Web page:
I try to always make one big "soup of the week" for meal planning throughout Winter and Autumn. This week it was my favourite irish pub soup, which contains an array of hearty root vegetables, which nourishes the body through a cold spell. It also brings back wonderful memories of Ireland, sitting down at a little round table with a bowl of hearty soup and thick cut brown bread to the side.
I became keen to grow flowers when I learned that it would draw pollinators to the garden, and could contribute to us obtaining even more bountiful food. So away I went and got a lovely cottage and native garden growing. I grow flowers everywhere (...)
From the minute the cold autumn chills remind us that winter is on its way, gardeners are plotting and planning for the following year. The reality is a tad more complex. In winter we think of high summer, in spring our heads are in autumn, in summer I wonder what I will plant for colour and food in wintertime, and finally in autumn we are planting bulbs for spring. It’s a constant evolution for our gardens.
While its immensely tempting to rest every single bed under a thick layer of mulch, cardboard or black plastic and head north to the sunnier states for winter, I try to rest one bed and plant lovely greens to enjoy for winter suppers.
In many places throughout the world, autumn can feel like a clear ending. Visiting Europe during autumn in the past, it seems so clearly defined that when the season is over, there’s nothing to really look forward to for awhile. Local gardeners tell me ‘that’s it, I’ll be covering up the beds and hunkering down for the winter”. And why not! Leaves fall and crunch underfoot, evenings turn crispy cold, harvests wrap up and days get dramatically shorter. Not that much in a vegetable patch can surv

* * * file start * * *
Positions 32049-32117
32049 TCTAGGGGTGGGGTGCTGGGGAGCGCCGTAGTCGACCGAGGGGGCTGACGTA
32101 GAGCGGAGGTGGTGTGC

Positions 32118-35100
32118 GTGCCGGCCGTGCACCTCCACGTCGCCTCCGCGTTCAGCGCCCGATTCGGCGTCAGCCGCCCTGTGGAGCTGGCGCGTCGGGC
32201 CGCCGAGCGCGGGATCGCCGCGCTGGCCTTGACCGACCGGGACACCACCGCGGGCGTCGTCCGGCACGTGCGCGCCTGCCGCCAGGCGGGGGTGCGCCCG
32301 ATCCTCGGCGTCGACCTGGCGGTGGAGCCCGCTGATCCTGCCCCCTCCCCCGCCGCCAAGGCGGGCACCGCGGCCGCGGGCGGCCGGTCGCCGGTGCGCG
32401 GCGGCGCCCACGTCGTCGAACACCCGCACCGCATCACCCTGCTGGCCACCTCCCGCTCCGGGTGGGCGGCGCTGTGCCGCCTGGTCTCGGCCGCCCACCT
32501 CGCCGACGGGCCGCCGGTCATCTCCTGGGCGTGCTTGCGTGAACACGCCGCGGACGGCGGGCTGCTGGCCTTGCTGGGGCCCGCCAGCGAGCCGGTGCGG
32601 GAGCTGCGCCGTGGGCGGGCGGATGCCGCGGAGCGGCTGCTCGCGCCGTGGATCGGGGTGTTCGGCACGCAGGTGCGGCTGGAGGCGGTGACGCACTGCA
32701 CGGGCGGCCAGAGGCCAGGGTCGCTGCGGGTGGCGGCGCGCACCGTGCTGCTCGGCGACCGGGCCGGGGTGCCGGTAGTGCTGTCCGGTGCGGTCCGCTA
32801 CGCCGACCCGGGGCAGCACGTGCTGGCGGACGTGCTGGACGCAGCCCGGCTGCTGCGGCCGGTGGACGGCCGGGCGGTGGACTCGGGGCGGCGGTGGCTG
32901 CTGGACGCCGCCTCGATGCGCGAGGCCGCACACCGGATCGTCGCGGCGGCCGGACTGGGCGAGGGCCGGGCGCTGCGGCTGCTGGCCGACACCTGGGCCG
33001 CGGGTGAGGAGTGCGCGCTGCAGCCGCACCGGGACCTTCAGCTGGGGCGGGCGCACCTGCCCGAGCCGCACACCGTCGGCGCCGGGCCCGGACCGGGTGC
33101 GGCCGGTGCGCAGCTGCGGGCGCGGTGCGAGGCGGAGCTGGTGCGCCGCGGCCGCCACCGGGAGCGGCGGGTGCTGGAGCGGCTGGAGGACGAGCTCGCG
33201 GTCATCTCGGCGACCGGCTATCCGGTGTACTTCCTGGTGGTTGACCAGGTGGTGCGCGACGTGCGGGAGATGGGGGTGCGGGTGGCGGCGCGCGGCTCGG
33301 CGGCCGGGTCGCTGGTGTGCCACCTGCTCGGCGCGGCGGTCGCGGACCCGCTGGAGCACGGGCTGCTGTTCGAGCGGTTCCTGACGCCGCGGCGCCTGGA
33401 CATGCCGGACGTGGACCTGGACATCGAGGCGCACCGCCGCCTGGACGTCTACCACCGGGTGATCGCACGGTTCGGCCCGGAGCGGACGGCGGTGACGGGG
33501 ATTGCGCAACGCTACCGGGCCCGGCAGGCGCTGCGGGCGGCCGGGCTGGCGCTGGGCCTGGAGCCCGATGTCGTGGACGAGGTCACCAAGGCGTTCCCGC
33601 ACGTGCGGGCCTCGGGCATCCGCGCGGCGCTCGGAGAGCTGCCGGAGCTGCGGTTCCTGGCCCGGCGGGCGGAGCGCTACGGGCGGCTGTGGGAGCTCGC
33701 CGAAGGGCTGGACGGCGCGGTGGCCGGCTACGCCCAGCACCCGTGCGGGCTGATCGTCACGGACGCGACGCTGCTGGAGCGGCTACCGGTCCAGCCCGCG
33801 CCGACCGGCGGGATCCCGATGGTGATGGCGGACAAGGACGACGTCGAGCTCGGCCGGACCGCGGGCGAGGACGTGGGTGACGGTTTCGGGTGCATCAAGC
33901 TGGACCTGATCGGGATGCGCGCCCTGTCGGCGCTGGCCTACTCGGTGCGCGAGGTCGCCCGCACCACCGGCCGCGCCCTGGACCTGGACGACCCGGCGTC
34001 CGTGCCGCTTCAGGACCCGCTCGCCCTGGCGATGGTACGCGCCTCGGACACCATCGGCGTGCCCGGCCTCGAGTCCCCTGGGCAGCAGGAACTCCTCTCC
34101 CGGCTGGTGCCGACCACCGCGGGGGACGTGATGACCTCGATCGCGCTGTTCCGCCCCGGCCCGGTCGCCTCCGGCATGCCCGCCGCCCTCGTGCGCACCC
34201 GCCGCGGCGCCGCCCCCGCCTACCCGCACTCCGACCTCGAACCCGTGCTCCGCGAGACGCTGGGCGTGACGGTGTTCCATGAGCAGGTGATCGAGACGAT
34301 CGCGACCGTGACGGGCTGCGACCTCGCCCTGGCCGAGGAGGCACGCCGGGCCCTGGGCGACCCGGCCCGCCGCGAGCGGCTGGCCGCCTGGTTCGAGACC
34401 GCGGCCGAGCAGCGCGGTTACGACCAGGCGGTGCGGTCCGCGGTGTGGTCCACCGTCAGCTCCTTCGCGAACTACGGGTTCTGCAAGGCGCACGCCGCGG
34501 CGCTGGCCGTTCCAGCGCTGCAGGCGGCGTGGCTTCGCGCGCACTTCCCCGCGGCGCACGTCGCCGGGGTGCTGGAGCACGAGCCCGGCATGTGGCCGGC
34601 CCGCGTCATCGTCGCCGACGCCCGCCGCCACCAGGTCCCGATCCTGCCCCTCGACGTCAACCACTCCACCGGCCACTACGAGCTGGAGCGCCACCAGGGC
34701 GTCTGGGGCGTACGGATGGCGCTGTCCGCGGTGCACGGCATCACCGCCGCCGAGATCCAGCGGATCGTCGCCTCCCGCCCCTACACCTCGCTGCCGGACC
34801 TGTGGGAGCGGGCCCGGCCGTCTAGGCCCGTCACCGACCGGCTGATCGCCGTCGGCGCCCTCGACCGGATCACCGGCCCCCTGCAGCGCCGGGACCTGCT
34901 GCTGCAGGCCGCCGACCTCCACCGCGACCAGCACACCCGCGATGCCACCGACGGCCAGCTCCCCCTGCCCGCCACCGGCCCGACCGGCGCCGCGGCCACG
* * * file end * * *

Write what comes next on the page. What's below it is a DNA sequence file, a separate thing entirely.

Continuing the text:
While I have grown potato onions and spring onions widely at times, the Negi onion is the one that remains outside my kitchen door and never dies off. Happily this year, they self-propagated (perhaps from the east winds swirling around the place), so now I have three pots outside the kitchen door.
One of the best motivational and inspiring leaders out there, Kerryn Vaughan, asked me to chat with her on her podcast, which is all about motivating people to get up off the bench and achieve great thingsShe's had so many amazing guests, and is an amazing person herself. Add her podcast to your listen list. I really enjoyed laughing and chatting with her and I hope you enjoy her podcast.
So here it is, jam drops for everyone, even those with coeliacs disease. The recipe is fairly simple, with the addition of almond butter and flax meal, the biscuit crumb is a little denser, crunchy on the outside, chewy in the middle, and less powdery than usual. I used homemade mariposa plum jam for the middle. Needless to say, they were gone in a couple of hours!
This year planting a diverse range of flowers has never been so important for pollination. The choice of flowers in our gardens is just as important as our choice of vegetables. We noticed increased pollination yearly as more butterflies, dragonflies, bees and long beaked birds take to the garden. The presence of moths and mantis insects have increased also. The more pollinators that visit the front garden, the more vegetables have thrived around our edible block.